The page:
At Obama's Former Church, Hurt Lingers
Sunday, June 15, 2008
CHICAGO -- They paraded through the summer-like heat last weekend in long dresses and suit coats, hundreds of families following the same paths that lead them to church every Sunday morning. They passed single-story houses and dilapidated parks before entering Trinity United Church of Christ on this city's South Side.
Across town, Sen. Barack Obama dressed in sneakers, jeans and a golf shirt. He was going biking with his wife and two daughters on a rare day off from the campaign. He strapped on a helmet, and his family pedaled north from their Hyde Park neighborhood, toward the big houses on the lake.
A vast distance separates Obama from the church he quit last month, as hurt feelings continue to fester on both sides. Obama, his patience exhausted by the most recent controversial remark from a pastor, said in late May, "Our relations with Trinity have been strained." And some of the church's 8,000 members -- as well as some other black pastors -- feel abandoned, betrayed and misunderstood after their contentious turn in the national spotlight.
This was not how it was supposed to be. Obama, the biracial presidential candidate who has pledged to unite Democrats and Republicans, rich and poor, blacks and whites, was going to provide an opening for Trinity and other black churches to shatter their stereotypes and bolster their national presence. Instead, a landslide of negative video of Trinity's pastor, the Rev. Jeremiah A. Wright Jr., and right-wing political attacks left Obama's former church and others like it even more marginalized and vilified.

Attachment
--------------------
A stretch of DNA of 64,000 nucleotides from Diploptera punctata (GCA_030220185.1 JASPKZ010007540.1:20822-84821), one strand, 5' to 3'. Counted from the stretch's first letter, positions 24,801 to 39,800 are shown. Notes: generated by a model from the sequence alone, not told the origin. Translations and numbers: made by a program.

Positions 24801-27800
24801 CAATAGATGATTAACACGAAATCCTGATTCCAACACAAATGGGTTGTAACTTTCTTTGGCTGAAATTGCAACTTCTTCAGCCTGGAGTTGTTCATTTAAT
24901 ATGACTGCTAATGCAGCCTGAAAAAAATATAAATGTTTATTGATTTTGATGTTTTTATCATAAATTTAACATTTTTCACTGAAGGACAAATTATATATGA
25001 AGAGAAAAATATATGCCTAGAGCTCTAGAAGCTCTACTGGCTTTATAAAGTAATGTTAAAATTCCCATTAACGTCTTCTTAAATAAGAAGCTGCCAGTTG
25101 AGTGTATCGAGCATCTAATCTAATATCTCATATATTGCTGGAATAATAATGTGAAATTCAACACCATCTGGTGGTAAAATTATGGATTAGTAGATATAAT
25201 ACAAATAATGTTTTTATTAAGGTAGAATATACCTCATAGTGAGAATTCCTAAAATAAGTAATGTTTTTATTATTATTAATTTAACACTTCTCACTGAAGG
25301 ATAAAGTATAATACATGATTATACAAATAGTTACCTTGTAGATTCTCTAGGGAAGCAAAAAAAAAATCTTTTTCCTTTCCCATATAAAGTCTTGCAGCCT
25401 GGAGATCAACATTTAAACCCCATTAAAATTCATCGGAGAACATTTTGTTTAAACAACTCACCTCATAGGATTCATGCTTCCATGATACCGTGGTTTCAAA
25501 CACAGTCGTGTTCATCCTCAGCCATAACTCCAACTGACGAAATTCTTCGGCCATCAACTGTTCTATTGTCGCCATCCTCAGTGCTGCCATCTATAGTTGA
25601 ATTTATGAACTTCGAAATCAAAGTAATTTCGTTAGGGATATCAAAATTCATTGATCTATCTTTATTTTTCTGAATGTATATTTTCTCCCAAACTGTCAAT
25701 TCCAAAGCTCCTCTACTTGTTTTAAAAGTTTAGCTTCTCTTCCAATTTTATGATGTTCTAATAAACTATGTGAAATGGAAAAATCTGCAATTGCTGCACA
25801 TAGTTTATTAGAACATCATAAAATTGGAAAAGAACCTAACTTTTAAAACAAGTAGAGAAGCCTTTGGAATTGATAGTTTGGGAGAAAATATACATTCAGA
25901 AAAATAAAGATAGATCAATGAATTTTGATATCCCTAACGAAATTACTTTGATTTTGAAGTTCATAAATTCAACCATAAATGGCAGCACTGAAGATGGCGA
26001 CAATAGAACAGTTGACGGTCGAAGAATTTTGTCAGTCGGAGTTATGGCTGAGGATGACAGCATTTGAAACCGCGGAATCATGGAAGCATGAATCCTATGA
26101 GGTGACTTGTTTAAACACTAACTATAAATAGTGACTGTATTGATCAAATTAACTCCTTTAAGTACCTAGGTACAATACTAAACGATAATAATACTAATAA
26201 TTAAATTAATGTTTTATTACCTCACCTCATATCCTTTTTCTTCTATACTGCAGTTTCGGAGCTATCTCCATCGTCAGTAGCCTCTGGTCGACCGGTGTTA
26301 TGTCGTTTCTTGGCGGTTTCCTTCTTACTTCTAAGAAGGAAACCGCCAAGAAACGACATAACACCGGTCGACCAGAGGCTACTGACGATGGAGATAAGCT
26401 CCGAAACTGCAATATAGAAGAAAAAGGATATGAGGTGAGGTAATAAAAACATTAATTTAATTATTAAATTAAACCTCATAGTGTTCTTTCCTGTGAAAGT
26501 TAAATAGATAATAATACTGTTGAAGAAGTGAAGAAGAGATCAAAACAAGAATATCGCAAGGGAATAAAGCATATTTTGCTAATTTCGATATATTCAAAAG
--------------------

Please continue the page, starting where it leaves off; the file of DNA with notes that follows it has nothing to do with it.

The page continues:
As the controversy over Trinity crescendoed earlier this month, the church's new pastor, Otis Moss III, released a statement to his congregation: "We, the community of Trinity, are concerned, hurt, shocked, dismayed, frustrated, fearful and heartbroken. . . . We are a wounded people and our wounds, the bruises from our encounter with history, have scarred our very souls."
At the very core of its mission, Trinity seeks to reveal and broadcast racial inequalities. A product of black liberation theology, it teaches members to identify with their African roots and take pride in the African American experience. Sermons sometimes mingle biblical lessons with those learned from slavery or the civil rights movement.
Last month, when asked why he wanted to preach at Trinity, Moss said: "This is a place where the struggle continues, where you can talk about real issues. We can recognize social injustice and then take it on."
Obama has largely sought to avoid discussing race or racism during his presidential campaign, except when it comes to this country's ability to overcome it. His major speech on the issue in March was an attempt to quell controversy over Wright without making race part of his political platform. The Democrat casts himself as a unifier -- the son of a white American woman and a black African man, shaped by white, working-class grandparents and South Chicago's housing projects.
"We may have different stories," he said in March, "but we hold common hopes." And commonality, Obama often indicates, is what Americans should spend their energy discussing, instead of what he termed Wright's "divisive and destructive" rhetoric.
Because of that divide, Obama sent a letter to the church in late May tendering his family's resignation. Obama explained that it was with "some sadness" that he made the decision to leave the church where he discovered Christianity, married his wife and had his children baptized, but that he no longer felt comfortable being associated with the church's provocative rhetoric.
After Obama's decision, Trinity officials stopped speaking with the media and encouraged members to do the same. They refuse to criticize Obama, as does Moss, saying only that he will remain in their prayers.
Though several prominent pastors said Obama's decision to leave Trinity might create minor friction with some black voters, it is highly unlikely that he will lose their support. Even most Trinity members don't fault Obama, instead blaming the media and political attacks.